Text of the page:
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PLoS One. 2018 Aug 22;13(8):e0201924. doi: 10.1371/journal.pone.0201924. eCollection 2018.

Evidence for increasing densities and geographic ranges of tick species of public health significance other than Ixodes scapularis in Québec, Canada.

Author information

1
Policy Integration and Zoonoses Division, Centre for Food-borne, Environmental & Zoonotic Infectious Diseases, Public Health Agency of Canada, Saint-Hyacinthe, Québec, Canada.
2
Groupe de Recherche en Épidémiologie des Zoonoses et Santé Publique (GREZOSP), Saint-Hyacinthe, Québec, Canada.
3
Public Health Risk Sciences Division, National Microbiology Laboratory, Public Health Agency of Canada, Saint-Hyacinthe, Québec, Canada.
4
Direction des risques biologiques et de la santé au travail, Institut national de santé publique du Québec, Montréal, Québec, Canada.
5
Faculty of Veterinary Medicine, University of Montreal, Saint-Hyacinthe, Québec, Canada.
6
Zoonotic Diseases and Special Pathogens, National Microbiology Laboratory, Public Health Agency of Canada, Winnipeg, Manitoba, Canada.
7
Laboratoire de santé publique du Québec, Institut national de santé publique du Québec, Sainte-Anne-de-Bellevue, Québec, Canada.
8
Institute of Parasitology, Faculty of Agricultural and Environmental Sciences, McGill University, Macdonald Campus, Sainte-Anne-de-Bellevue, Québec, Canada.

Abstract

Climate change is driving emergence and establishment of Ixodes scapularis, the main vector of Lyme disease in Québec, Canada. As for the black-legged tick, I. scapularis Say, global warming may also favor northward expansion of other species of medically important ticks. The aims of this study were to determine (1) current diversity and abundance of ticks of public health significance other than I. scapularis, (2) sex and age of the human population bitten by these ticks (3), and the seasonal and geographic pattern of their occurrence. From 2007 to 2015, twelve tick species other than I. scapularis were submitted in the Québec passive tick surveillance program. Of these 9243 ticks, 91.2% were Ixodes cookei, 4.1% were Dermacentor variabilis, 4.0% were Rhipicephalus sanguineus and 0.7% were Amblyomma americanum. The combined annual proportion of submitted I. cookei, D. variabilis, R. sanguineus and A. americanum ticks in passive surveillance rose from 6.1% in 2007 to 16.0% in 2015 and an annual growing trend was observed for each tick species. The number of municipalities where I. cookei ticks were acquired rose from 104 to 197 during the same period. Of the 862 people bitten by these ticks, 43.3% were I. cookei ticks removed from children aged < 10 years. These findings demonstrate the need for surveillance of all the tick species of medical importance in Québec, particularly because climate may increase their abundance and geographic ranges, increasing the risk to the public of the diseases they transmit.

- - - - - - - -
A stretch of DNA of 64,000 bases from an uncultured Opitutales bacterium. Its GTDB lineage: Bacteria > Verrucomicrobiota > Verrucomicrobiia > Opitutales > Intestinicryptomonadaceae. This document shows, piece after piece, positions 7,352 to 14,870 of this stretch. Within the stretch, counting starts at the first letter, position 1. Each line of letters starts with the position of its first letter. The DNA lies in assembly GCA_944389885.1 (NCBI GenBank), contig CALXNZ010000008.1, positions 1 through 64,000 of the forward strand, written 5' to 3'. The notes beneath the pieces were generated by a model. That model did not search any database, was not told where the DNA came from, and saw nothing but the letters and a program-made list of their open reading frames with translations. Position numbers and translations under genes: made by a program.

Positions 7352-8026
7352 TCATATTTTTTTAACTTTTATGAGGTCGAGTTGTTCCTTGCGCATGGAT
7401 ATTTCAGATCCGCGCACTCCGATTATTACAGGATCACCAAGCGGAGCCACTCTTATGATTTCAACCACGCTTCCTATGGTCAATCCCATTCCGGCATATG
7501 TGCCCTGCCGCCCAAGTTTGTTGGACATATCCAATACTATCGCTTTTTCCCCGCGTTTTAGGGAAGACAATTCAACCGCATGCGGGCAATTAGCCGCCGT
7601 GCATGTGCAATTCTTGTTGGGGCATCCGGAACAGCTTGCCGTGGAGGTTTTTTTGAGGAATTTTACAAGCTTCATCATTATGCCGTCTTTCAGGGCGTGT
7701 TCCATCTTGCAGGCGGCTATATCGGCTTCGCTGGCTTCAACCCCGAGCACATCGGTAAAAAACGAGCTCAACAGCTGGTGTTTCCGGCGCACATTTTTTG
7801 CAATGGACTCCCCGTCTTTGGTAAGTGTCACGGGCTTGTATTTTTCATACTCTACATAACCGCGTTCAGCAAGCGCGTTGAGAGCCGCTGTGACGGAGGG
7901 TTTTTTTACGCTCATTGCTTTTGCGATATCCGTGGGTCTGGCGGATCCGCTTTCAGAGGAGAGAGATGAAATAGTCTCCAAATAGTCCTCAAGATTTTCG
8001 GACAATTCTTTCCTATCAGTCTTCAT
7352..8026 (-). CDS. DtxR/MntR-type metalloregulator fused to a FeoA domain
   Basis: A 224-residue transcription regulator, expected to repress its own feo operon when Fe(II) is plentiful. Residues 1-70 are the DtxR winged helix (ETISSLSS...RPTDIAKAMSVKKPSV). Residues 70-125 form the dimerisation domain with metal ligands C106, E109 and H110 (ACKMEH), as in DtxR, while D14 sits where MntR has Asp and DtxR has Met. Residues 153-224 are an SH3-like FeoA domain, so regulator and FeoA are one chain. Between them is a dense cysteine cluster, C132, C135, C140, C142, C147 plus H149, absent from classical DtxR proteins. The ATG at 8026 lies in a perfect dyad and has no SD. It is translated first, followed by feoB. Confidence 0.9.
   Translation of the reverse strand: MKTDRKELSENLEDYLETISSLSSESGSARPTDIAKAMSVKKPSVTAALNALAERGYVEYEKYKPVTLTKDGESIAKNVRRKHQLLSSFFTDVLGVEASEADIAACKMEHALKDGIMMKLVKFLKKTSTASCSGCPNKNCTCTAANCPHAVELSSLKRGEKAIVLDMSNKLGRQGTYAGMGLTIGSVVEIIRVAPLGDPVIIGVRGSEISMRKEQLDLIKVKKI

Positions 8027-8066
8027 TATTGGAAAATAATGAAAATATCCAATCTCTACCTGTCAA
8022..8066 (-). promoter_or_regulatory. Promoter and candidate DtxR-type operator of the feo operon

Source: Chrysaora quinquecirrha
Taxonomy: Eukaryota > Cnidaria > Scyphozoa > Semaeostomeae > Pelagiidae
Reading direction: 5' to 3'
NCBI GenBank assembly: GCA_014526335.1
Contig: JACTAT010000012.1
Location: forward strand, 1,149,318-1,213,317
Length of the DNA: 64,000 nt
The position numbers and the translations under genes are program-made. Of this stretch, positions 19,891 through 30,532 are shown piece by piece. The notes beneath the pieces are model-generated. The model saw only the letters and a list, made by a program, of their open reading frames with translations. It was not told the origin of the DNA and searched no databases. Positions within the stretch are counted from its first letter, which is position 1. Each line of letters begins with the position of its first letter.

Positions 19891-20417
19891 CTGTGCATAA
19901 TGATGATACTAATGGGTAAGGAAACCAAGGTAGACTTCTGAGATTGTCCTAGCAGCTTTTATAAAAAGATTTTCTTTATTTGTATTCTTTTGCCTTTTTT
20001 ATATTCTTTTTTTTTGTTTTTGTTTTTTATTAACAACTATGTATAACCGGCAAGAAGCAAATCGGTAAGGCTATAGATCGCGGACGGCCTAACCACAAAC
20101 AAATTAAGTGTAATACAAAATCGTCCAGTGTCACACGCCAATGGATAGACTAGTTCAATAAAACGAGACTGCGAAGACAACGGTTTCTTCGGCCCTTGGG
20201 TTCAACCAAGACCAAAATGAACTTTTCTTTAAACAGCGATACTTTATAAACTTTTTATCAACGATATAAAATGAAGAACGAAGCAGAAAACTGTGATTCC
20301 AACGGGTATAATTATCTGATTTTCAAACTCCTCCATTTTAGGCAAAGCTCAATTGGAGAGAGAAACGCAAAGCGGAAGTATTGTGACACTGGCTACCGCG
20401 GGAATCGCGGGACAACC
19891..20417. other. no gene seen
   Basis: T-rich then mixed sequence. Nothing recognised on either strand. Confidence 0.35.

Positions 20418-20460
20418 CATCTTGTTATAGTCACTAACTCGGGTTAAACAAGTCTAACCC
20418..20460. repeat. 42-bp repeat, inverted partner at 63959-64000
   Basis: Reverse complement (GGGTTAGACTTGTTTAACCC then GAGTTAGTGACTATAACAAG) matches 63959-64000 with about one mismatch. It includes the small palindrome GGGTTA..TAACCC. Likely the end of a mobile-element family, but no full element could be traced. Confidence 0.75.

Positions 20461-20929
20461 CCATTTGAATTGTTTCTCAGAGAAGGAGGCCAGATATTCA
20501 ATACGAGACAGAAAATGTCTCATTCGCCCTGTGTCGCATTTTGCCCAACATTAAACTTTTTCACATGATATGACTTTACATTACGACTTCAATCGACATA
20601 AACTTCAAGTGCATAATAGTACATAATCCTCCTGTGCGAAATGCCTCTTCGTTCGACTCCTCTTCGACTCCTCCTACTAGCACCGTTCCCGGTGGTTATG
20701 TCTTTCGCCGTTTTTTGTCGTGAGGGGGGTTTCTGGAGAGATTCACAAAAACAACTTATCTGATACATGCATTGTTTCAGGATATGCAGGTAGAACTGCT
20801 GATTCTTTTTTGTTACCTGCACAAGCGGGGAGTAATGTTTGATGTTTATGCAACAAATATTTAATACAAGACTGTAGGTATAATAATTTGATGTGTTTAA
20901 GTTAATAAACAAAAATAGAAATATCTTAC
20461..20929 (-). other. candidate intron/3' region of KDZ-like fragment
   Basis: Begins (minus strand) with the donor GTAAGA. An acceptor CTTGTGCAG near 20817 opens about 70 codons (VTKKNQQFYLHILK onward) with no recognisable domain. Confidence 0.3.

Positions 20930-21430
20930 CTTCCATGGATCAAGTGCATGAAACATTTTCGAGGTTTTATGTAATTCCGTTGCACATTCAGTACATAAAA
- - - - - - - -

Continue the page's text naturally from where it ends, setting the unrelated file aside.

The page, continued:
PMID:
30133502
PMCID:
PMC6104943
DOI:
10.1371/journal.pone.0201924
[Indexed for MEDLINE]
Free PMC Article

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